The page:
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Audio Engineering

Compare & Contrast: Differences In the Approaches To Live And Studio Engineering

A veteran who's worked on both sides offers experiences, observations and insights.

The realm of the audio engineer is a broad area encompassing recording, radio, theatre, film, sports, television, live music and public speaking, and while all of these disciplines require a similar core skill set, they all differ in the way that these skills are applied.

The common ground is that they all involve the capture, manipulation and transmission of sound, which leads us to believe that it’s relatively easy to switch from one role to another. But all of these roles are better defined by the way in which they differ from each other – not just in the application of skills but also in the environment in which they’re discharged and the time scale in which they unfold. These key differences explain why certain people are better suited to certain roles than others.

The two areas most are drawn to directly involve music, i.e., the recording studio and live shows. Studio recording engineer and front of house live sound engineer are probably the two most popular and sought-after roles. Many engineers dabble in both during their working lives, treating them interchangeably, but while there’s a fair amount of overlap, they’re fundamentally different roles.

Eye-Opening Experience

I started my engineering career in recording studios, following the traditional route of “tea boy” to tape op to engineer. At some point a musician friend suggested I mix his band’s gig because I was a sound engineer, I knew their music, and they didn’t fully trust the house engineer. So I went along to the gig confident that I could mix a live show based on my experience in the studio.

However, I soon realized that the only thing that my experience had prepared me for was how to operate a mixing desk. I certainly wasn’t aware of how little time I had to build the mix, and then I realized that there was a lot of sound coming from the stage before I even raised a fader. As if that wasn’t enough to take in, the room was highly reverberant, making it hard to judge where the ambient sound stopped and my mix began.

Fortunately I was also a musician who’d played in a few bands so I knew the basics of how a gig should work and what was required of the engineer – but that didn’t prepare me for being the one in control. It’s easy to identify the problems in retrospect, but at the time I was just staring at the desk hoping to make it through the next half-hour without too many blasts of feedback. The fact that I managed to pull together a half-decent mix probably had more to do with the system being set up well and the input of the house engineer (who probably would have done a much better job than I).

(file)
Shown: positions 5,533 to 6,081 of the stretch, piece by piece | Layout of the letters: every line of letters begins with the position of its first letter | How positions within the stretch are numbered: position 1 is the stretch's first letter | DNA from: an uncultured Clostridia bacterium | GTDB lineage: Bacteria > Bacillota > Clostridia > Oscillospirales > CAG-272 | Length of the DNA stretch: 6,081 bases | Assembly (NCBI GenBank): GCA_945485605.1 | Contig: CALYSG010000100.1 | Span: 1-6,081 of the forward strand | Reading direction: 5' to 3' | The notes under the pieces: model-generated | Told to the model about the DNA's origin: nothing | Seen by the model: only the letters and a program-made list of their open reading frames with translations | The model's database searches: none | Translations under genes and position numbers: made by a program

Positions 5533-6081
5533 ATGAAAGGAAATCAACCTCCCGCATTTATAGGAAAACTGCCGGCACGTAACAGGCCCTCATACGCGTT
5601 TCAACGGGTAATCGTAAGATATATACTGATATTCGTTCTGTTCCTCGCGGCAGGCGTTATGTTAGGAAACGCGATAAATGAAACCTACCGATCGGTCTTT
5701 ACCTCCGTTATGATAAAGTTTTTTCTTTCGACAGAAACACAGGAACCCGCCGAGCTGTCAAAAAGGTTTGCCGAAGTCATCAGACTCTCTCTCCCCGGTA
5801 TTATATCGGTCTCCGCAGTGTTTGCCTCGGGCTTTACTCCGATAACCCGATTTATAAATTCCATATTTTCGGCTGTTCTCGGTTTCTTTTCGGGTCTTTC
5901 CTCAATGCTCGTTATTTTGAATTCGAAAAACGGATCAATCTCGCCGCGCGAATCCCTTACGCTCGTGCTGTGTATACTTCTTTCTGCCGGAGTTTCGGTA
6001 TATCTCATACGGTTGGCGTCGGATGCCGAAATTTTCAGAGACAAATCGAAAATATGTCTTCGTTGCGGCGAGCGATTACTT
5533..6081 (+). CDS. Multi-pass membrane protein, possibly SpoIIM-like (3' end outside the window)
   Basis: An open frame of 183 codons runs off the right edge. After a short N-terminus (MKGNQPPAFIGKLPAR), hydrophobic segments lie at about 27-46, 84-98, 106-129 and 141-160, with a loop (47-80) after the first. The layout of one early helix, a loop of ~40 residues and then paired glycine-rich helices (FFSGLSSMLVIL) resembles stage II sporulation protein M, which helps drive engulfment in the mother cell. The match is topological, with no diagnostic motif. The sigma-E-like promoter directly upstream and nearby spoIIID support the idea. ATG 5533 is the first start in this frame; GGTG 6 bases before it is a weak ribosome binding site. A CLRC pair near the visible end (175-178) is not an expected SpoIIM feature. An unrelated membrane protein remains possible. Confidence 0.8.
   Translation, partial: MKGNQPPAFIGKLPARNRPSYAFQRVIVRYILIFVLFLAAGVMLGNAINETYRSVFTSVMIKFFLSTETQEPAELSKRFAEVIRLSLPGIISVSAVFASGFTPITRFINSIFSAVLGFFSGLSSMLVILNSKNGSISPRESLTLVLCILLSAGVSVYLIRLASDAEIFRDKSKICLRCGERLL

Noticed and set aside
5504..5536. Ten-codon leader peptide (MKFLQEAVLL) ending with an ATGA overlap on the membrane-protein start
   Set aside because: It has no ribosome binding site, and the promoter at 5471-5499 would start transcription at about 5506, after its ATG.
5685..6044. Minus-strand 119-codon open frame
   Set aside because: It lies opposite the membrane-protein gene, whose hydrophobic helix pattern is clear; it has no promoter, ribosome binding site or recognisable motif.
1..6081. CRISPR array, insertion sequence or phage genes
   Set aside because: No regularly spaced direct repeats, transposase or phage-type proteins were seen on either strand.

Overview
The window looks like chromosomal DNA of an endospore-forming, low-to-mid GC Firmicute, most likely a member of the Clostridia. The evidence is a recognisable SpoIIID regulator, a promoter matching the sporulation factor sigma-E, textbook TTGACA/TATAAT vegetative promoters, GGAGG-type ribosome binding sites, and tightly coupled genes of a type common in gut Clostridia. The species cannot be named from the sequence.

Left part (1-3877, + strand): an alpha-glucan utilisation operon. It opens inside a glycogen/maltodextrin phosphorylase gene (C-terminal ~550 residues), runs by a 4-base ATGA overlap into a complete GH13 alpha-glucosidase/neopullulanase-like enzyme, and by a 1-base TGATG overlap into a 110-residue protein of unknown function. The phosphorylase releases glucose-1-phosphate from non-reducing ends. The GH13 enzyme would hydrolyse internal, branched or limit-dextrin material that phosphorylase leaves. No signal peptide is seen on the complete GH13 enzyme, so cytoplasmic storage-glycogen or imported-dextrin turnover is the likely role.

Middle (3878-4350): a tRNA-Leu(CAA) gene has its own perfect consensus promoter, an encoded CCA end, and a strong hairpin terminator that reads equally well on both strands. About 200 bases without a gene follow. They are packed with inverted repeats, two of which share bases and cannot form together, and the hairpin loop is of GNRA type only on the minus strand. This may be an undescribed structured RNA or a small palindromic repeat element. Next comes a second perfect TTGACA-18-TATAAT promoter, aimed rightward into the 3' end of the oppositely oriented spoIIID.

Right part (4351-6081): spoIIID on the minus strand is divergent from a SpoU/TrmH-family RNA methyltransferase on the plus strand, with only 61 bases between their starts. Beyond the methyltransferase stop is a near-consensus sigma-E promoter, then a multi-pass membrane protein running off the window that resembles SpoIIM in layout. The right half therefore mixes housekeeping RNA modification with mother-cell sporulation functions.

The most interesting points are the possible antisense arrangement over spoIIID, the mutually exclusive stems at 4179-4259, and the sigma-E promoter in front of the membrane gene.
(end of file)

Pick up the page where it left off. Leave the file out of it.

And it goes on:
Despite this “baptism by fire,” I would return to live sound time and time again, relishing the challenge. Once I got the hang of it I started to enjoy it greatly and eventually shifted my attention away from the studio and to the arena of live sound, where I’ve happily been working for many years now.

Learning Lessons

One of the biggest differences between live and studio sound is the time frame. A gig has a very finite and linear time frame; everything must happen between the time you can get to the venue and the time you need to get out, without fail.

This puts significant pressure on all aspects of the production. While there are time constraints in the studio, typically dictated by the budget, the ultimate aim of producing high quality and meaningful recordings are more likely to dictate how much time is available – if you need more time and can justify that to whoever is paying the bill, then you’ll get more time. Also, this isn’t to say it’s a pressure-free environment. The requirement of capturing the lightning of a brilliant performance puts pressure on the artists, which filters down to everyone involved.

Another key difference is in the channel processing we apply.

The differences can be subtle but important. Starting out in small venues, I soon realized that using large amounts of additive EQ led to feedback issues, especially on vocals – if you boost certain frequencies to get the sound you want, then those frequencies are much more likely to feed back.

So I quickly adopted subtractive EQ practices and soon found that I could invariably get the sound I wanted by taking away the parts of the spectrum that weren’t needed while avoiding the increased risk of feedback.

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